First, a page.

Hamiltonian in the Schr¨ odinger algebra.We thus see that A− couples to the operator
J−= qP+, or q times the Hamiltonian. The statement above that a nonzero ?J+? must
be accompanied by a nonzero ?J−? is thus easy to understand: from the perspective of the
non-relativistic theory, a finite density of particles must be accompanied by some energy.
3.2 In Schr¨ odinger Spacetime
Having explained the method for computing the DC conductivity, and some of the subtleties
of working in light-cone coordinates, we proceed to the case where the background spacetime
is the asymptotically Sch5metric of eq. (2.10).
First, we must be careful with factors of β (see the end of section 2.2). As explained
above, our ansatz is the same as in the relativistic case of section 2.1, with At(r), Ftx= −E,
and Ax(r), but converted to the (rescaled) light-cone coordinates x±of eq. (2.13). We also
rescale the gauge field components as in eq. (2.20), so that our A± obey non-relativistic
scaling. Explicitly, our ansatz for the worldvolume gauge field is
A+(x,r) = Eβx + h+(r),A−(x,r) = −2β2Eβx + h−(r),Ax= Ax(r), (3.12)
where we have redefined the electric field to be Eβ = E/(2β) such that Eβ scales non-
relativistically, i.e. [Eβ] = 3, and h±(r) are functions for which we most solve. We also recall
the other scaling dimensions of eq. (2.19), with d = z = 2,
[A+] = 2,[J+] = 2,[A−] = 0,[J−] = 4,[Ax] = 1,[Jx] = 3, (3.13)
and the conductivity is dimensionless, [σ] = d − 2 = 0.
We now want to insert our ansatz for the worldvolume fields into the DBI action, eq.
(2.5), using the background metric, B-field, and dilaton of eqs. (2.10), (2.14), and (2.15),
respectively. To write the action succinctly, let us introduce some notation. We define
det(P[g + B]ab), a,b = i1,...,in, (3.14)
i.e. Gi1...inis the determinant of the n×n submatrix of P[g +B]abcontaining only rows and
columns indexed by i1,...,in. All such sub-determinants are functions of r times a factor of
sin2α1, hence we divide by sin2α1to make Gi1...ina function of r only. Similarly we define
the 3 × 3 submatrix determinant (divided by sin2α1):
– 18 –
Explicitly, the submatrix determinants we will need are
Gα2α3=cos2θ(r) + K(r)sin2θ(r)
1 + f(r)
cos4θ(r),G−α2α3=K(r) − 1
We note for later use that G+−α2α3vanishes at the horizon r = rhand otherwise is strictly
negative, while Gα2α3is strictly positive. We also define the shorthand notation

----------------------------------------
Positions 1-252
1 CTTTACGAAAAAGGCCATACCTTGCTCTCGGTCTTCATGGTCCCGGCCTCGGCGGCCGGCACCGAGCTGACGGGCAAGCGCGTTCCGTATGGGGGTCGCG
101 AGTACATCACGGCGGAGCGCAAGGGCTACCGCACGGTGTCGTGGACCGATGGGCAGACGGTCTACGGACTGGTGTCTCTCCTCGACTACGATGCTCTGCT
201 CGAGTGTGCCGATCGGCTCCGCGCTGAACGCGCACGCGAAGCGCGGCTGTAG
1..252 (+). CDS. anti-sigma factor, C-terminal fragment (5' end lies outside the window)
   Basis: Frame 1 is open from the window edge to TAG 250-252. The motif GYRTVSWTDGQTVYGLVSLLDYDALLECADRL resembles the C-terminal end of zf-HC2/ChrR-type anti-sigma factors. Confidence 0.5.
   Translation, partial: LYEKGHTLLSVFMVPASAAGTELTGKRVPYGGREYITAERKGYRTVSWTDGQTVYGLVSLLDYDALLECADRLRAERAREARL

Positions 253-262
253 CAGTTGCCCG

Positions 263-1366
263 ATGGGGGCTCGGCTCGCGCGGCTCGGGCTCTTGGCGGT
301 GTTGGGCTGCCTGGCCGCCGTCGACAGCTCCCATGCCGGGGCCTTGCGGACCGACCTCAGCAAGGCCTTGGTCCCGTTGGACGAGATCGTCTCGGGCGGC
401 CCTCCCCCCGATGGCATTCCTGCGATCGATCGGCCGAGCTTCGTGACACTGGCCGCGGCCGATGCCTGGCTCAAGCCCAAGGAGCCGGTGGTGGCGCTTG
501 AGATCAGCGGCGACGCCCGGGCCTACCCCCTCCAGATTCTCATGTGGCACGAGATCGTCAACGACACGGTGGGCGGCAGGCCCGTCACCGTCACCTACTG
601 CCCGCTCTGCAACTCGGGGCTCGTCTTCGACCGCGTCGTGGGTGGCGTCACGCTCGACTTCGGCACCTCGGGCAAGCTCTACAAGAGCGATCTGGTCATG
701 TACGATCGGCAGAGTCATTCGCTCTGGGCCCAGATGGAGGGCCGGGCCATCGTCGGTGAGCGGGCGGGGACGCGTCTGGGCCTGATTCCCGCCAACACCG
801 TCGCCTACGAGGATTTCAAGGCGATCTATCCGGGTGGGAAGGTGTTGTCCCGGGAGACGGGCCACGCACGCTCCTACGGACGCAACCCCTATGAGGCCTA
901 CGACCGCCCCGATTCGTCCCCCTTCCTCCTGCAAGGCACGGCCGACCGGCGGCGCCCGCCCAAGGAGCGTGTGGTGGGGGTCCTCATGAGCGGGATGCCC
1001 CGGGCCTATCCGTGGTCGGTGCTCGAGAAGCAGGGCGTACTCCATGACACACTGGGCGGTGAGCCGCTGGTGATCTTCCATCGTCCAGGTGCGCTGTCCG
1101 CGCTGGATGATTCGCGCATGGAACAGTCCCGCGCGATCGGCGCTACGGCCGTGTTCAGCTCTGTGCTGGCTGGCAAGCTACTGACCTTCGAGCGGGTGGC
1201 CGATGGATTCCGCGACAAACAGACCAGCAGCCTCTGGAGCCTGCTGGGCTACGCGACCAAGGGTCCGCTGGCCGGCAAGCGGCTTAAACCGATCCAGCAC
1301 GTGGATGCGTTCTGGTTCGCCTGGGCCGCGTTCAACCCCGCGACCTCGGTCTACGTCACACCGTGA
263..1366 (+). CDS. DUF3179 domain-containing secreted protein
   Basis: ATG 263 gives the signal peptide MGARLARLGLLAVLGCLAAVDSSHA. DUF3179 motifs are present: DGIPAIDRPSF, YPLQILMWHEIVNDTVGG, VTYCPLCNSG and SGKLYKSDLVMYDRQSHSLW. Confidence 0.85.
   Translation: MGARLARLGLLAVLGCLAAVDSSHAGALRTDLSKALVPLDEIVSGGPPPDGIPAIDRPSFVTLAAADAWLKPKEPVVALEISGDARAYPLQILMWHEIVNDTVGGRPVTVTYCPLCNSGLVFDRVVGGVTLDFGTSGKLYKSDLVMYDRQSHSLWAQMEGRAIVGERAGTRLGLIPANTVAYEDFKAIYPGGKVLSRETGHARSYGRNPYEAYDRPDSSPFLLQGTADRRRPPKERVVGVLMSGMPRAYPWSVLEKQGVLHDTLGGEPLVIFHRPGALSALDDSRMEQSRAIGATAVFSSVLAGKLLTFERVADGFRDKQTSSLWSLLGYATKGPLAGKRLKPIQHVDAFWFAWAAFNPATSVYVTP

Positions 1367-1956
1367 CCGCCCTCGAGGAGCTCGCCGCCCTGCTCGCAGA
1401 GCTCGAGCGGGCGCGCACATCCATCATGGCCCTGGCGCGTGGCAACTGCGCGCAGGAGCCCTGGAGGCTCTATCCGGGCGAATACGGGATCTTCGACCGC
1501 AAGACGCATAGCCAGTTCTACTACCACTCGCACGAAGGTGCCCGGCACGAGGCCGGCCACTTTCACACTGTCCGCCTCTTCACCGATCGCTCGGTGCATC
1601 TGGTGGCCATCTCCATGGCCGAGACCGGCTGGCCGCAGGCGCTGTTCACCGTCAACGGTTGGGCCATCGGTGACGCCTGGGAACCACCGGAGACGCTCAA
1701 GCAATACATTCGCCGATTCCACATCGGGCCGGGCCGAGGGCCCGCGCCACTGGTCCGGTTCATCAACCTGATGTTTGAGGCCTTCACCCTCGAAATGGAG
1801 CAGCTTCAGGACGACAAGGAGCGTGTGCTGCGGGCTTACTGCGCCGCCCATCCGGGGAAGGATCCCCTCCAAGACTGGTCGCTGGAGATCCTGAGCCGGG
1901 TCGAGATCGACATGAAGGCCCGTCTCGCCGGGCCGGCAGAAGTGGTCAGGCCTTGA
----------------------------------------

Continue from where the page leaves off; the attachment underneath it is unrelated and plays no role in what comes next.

G3≡ G−α2α3+ 4β4G+α2α3+ 4β2GB=β2[r2− β2f(r)sin2θ(r)]
Plugging our gauge field ansatz eq. (3.12) into the D7-brane action, we obtain
−det(P [g + B]ab+ (2πα′)Fab)
where the matrix Mabhas determinant
Using eq. (2.9) we obtain the current components
Solving eqs. (3.20) for A′±and A′xand plugging the solutions back into the action, we obtain
the on-shell action
gxx|G+−α2α3| − E2
U(r) − V (r)
– 19 –
βGα2α3(?J+? − 2β2?J−?)2+ gxx
V (r) =
?G+α2α3?J+?2+ G−α2α3?J−?2+ 2GB?J+??J−??
gxxGα2α3(gxx|G+−α2α3| − E2
We now focus on the square root factor in the on-shell action in eq. (3.21), and demand
that the action remain real for all r, as in the relativistic case of section 3.1. First, notice
that as a function of r, the factor in the numerator, gxx|G+−α2α3|−E2
horizon, r = rH, and positive near the boundary r → 0, and hence must have a zero at some
r = r∗,
βG3, is negative at the
?gxx|G+−α2α3| − E2
Similarly, the denominator U(r)−V (r) is negative at the horizon and positive at the boundary,
and so must have a zero also at some value of r. As in the relativistic AdS case reviewed above,
the two zeros must coincide to avoid an imaginary action, so we require U(r∗) − V (r∗) = 0.
Now consider V (r), which has a factor of gxx|G+−α2α3| − E2
numerator of V (r) is finite at r∗, then V (r) will diverge at r∗. Notice, however, that U(r) is
not divergent at r∗. The only way to achieve U(r∗) − V (r∗) = 0 is thus to demand that the
numerator of V (r) vanish at r∗(at least as quickly as gxx|G+−α2α3| − E2
numerator of V (r) to zero at r∗, we obtain (after some algebra)
r∗= 0 =⇒
∗− β2f(r∗)sin2θ(r∗)?. (3.23)
βG3in its denominator. If the
βG3). Setting the
?J−? = −GB+ 2β2G+α2α3
Notice that eq. (3.24) has no explicit dependence on the current ?Jx?, and depends on the
electric field only implicitly through r∗. In the absence of the electric field, eq. (3.24) becomes
?J−? = −?J+?/(2β2), which is independent of the temperature. Recalling the statements at
the end of the last subsection, here we see that, indeed, we cannot introduce ?J+? without
also introducing ?J−?.
Now the condition U(r∗) = V (r∗), combined with eq. (3.24), fixes the current to be
which gives the DC conductivity, σ, through Ohm’s law ?Jx? = σEβ,
– 20 –
Note that σ is dimensionless, as it should be. Notice that once we fix T, Eβand ?J+?, reality
of the action determines ?J−? and ?Jx?.
As in the relativistic case, the result for σ consists of two terms adding in quadrature.
Once again, the second term, proportional to ?J+?2, describes the contribution to the current